New Technology Unlocks Super Powers of Natural Enzymes

The natural world is full of enzymes with antimicrobial properties. The challenges? How to identify which enzymes will help fight common plant pathogens, and how to make sure they are in place and active at the moment when their super powers are needed most. Zymtronix is developing the answers.

In 2012, while at Cornell University, Stephane Corgie, figured out a new way to immobilize enzymes without interfering with their natural properties and founded a company, Zymtronix, to develop the technology. This new biocatalyst process opens up new product development for many industries seeking sustainable, green solutions in their manufacturing processes.

Corgie quickly identified agriculture as an industry that could benefit from his process and brought in Marie Donnelly, a bioengineer, to lead the way. 

Zymtronix applied for funding in 2018. Based on Farm Viability’s application and scoring criteria, Donnelly thought her work should start with seed coatings to prevent damping off in cabbage seedlings and black rot in established crops. These diseases are significant, and current seed treatment options were limited to just a few fungicides and disease resistance had been building. Foliar applications of copper antimicrobials were also options but they both had limitations. The time was right to focus on a new approach.

The farmers on the vegetable review panel agreed and Donnelly’s proposal was one of their highest ranked projects. In year one, she worked to identify the right natural ingredient with an enzyme that could fight the damping off and black rot pathogens. She also developed a biopolymer blend to ensure the active ingredients would stay at the seed’s surface. Alan Taylor with Cornell was a key collaborator in the seed coating process, and several extension agents provided support in identifying growers for the trials.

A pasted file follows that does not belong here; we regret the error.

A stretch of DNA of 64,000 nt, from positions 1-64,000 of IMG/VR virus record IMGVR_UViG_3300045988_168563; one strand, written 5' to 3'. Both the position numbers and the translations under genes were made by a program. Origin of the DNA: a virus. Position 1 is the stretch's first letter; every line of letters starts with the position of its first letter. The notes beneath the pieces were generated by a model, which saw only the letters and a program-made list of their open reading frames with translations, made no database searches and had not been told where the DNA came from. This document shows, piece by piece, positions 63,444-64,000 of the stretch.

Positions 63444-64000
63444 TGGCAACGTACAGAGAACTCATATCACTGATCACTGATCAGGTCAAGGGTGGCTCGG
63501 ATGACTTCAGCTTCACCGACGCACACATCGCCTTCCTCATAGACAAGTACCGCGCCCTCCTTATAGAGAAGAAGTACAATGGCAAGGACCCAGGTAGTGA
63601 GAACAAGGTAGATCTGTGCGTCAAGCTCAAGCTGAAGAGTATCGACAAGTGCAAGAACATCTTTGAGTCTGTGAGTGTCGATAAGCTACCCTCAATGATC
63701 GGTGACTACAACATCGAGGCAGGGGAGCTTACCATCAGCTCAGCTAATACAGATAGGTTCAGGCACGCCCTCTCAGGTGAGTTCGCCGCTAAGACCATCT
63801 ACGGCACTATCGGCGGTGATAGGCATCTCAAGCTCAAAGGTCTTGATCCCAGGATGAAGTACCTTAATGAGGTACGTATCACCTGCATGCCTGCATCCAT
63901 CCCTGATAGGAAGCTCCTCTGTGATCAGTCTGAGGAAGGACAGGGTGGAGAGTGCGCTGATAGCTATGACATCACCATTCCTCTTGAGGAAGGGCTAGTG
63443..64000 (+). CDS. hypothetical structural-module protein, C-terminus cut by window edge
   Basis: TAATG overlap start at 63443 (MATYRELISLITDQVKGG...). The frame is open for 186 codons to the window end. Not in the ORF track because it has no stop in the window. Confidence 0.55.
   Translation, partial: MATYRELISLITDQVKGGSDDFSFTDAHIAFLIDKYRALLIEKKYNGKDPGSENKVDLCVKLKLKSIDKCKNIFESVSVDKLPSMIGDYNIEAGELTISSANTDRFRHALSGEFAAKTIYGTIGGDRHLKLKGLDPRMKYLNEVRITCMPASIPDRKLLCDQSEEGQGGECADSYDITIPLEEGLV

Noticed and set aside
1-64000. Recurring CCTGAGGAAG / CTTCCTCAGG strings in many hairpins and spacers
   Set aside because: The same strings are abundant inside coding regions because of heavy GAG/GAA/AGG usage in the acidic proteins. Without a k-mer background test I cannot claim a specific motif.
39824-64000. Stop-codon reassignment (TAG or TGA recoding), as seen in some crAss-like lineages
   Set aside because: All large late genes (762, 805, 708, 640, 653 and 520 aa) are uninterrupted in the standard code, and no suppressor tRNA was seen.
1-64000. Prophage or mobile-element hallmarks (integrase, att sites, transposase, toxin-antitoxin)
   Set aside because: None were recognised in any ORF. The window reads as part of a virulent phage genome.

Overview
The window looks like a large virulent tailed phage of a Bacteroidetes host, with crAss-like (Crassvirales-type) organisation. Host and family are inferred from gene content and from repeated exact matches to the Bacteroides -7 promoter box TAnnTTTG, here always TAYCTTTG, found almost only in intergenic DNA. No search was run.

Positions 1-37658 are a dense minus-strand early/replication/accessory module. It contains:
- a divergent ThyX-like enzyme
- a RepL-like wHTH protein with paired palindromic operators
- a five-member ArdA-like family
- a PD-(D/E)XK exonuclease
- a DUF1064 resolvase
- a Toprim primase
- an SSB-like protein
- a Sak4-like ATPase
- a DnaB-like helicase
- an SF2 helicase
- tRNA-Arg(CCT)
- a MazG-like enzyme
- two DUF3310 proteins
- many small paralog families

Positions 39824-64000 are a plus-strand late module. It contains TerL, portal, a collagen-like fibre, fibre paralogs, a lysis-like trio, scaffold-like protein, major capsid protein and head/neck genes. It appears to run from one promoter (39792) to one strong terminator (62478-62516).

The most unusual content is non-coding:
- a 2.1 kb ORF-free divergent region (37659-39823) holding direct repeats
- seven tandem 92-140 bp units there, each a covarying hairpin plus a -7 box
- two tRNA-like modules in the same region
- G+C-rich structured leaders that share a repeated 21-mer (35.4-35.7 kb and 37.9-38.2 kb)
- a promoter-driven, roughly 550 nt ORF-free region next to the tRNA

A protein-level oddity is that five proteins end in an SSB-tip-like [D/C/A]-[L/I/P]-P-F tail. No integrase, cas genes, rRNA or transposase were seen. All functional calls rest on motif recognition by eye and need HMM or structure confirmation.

Several growers participated in trials and all were happy with the ease of use in handling coated seeds.

The first threshold was to confirm that the seed treatment didn’t inhibit germination. The results were encouraging, with germination rates in the treated seeds comparable to the untreated. Further greenhouse testing was conducted to evaluate performance in heavily disease infested soil. In this trial, the treated seed germinated and grew whereas the untreated seeds succumbed to the disease. The results have been especially informative, as seeds germinated in a greenhouse for sale as transplants are the target market for many vegetables.

Donnelly says, “While there is still more work to be done, for an early stage trial we are very pleased with the progress. The product is being developed to be safe and biodegrade completely in the soil. We are confident we can market a product that both organic and conventional farmers will be happy to use.”

Corgie says, “This work has built the company’s agricultural credentials and allowed us to compete for start-up funds in many ag incubators in the US and Europe.”